Life & Love

Teenage: the most confusing stage of life


Ask anyone and they’ll tell you teenagers are the wildest, most disobedient and careless age group to exist. The world has formed a consensus on that, and we all act on the belief as if it were a universal truth, like we do with many other things. Having left my teenage behind while still being surrounded with teenagers all the time, I think the world needs to come to an understanding with teenagers. We all go through it; for some it is the best age to have lived, for some it is the worst, some just don’t know where and how it went, and a few others see it as a learning age. It is a curious age indeed, preceding adulthood, succeeding childhood, and including adolescence-very significant and widely misunderstood, even and perhaps especially by teenagers themselves. In many ways, teenage is similar to infancy and toddlerhood. A child learns and develops his personality till he’s four, and some believe, till six-and then he applies all that he has learned in infancy and toddlerhood, in his childhood. He experiments with the acquired knowledge, reaches new conclusions and acts on them, basically verifies everything previously learned. And then comes teenage with a new set of problems. It is the only other stage of life with huge growth spurts where the teenager acquires still newer knowledge, this time more in relation with the bigger picture rather than being self-centered. He learns, develops his personality further, builds his own view of the world and people rather than relying on the knowledge given to him by others, which is why you’ll notice teenagers are often wary and distrusting, or at least critical.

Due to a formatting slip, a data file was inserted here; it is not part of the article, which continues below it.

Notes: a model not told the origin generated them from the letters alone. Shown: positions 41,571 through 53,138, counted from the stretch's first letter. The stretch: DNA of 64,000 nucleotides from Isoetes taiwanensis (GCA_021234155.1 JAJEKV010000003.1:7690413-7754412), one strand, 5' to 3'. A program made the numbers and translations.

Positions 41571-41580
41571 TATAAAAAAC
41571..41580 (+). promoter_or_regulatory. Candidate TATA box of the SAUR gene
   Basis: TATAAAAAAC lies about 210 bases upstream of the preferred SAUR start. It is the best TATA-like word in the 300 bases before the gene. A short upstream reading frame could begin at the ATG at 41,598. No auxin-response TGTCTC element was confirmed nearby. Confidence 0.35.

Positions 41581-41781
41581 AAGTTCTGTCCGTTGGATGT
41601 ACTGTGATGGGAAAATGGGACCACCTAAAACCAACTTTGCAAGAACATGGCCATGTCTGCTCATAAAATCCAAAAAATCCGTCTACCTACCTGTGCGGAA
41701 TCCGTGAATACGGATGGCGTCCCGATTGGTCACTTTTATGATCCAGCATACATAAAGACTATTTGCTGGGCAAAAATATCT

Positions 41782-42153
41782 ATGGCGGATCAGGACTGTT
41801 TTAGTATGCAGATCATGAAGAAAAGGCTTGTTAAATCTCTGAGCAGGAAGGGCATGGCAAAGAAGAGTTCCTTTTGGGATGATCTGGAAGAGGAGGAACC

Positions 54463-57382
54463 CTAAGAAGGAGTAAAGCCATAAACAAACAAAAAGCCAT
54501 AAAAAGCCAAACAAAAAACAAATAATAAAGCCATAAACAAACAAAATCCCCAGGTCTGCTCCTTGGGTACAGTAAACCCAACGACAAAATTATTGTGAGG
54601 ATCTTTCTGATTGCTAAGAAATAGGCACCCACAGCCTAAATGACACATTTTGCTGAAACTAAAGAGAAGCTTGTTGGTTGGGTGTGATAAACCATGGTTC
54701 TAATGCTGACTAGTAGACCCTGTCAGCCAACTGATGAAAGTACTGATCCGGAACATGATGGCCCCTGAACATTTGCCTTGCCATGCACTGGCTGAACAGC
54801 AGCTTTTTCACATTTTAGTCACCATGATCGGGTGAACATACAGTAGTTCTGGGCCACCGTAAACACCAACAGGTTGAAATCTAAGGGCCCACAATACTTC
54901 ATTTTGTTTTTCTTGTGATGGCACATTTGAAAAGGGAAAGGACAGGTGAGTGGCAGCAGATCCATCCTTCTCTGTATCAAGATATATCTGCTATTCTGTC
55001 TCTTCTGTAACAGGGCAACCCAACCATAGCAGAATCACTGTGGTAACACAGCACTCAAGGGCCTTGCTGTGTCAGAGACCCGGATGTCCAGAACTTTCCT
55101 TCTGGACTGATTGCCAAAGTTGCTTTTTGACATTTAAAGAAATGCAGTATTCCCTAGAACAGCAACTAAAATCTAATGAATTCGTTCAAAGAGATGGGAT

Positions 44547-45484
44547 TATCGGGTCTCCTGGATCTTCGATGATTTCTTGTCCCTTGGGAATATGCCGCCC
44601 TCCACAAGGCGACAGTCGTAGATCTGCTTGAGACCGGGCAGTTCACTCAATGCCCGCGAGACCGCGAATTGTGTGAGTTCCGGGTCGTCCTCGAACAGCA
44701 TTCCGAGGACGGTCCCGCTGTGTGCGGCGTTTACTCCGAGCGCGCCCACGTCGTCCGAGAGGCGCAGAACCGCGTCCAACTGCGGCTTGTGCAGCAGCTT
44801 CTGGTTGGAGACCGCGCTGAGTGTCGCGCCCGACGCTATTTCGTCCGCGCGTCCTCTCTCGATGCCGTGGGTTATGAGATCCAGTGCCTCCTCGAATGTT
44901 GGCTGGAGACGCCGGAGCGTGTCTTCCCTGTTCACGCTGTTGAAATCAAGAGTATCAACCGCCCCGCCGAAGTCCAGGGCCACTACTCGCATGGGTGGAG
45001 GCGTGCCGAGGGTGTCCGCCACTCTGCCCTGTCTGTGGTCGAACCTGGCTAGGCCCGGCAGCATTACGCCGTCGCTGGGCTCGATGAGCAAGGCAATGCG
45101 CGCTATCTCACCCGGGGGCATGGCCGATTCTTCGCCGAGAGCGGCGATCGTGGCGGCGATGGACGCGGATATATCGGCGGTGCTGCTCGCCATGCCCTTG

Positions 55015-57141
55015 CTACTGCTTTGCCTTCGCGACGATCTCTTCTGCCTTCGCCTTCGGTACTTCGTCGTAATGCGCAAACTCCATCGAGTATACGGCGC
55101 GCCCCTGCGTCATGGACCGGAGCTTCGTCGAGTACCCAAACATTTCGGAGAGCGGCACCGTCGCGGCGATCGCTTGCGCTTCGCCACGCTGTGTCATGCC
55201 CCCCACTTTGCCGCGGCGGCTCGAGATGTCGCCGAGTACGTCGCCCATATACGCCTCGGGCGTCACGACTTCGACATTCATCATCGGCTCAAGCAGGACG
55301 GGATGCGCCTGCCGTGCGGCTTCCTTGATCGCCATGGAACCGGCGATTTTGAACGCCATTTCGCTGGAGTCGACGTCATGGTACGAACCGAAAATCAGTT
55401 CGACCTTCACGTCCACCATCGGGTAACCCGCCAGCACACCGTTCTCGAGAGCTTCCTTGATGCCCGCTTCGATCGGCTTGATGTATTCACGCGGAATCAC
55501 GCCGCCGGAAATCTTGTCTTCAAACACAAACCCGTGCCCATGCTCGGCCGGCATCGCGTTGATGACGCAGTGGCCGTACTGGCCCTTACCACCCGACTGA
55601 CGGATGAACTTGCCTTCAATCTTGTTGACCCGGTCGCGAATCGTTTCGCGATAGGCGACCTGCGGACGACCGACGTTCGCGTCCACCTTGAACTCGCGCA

Things that happen in teenage:

  1. Building a stable sense of the Self:

    This is one most crucial processes in teenage and has influence over every other factor. Every teenager struggles with his identity, especially in this age where we’re over-exposed to figures, standards, groups we could relate to, in form of movies, social figures, celebrities, literature, activist and stereotypical groups etc. So many factors begin to matter; new friendships are built, the family begins to acknowledge the teen as a grown-up, educational institutes become tough, and the world begins to expect. All of this, when dumped on the teenager without proper guidance from an understanding source, creates a havoc in the teenage mind and his identity, however much has formed, disintegrates. And ironically, when a teenager needs a sympathetic figure most, his attitude itself creates a wedge between him and anyone who could be of help to him. But that is teenage, and adults need to understand this. Everything we hurl at a teenager adds to his sense of Self. He’s looking for himself everywhere, often in a disorganized way, and circumstances plus hormones and an overload of emotion make it difficult for him.

  2. Psychological tenderness and Self-image: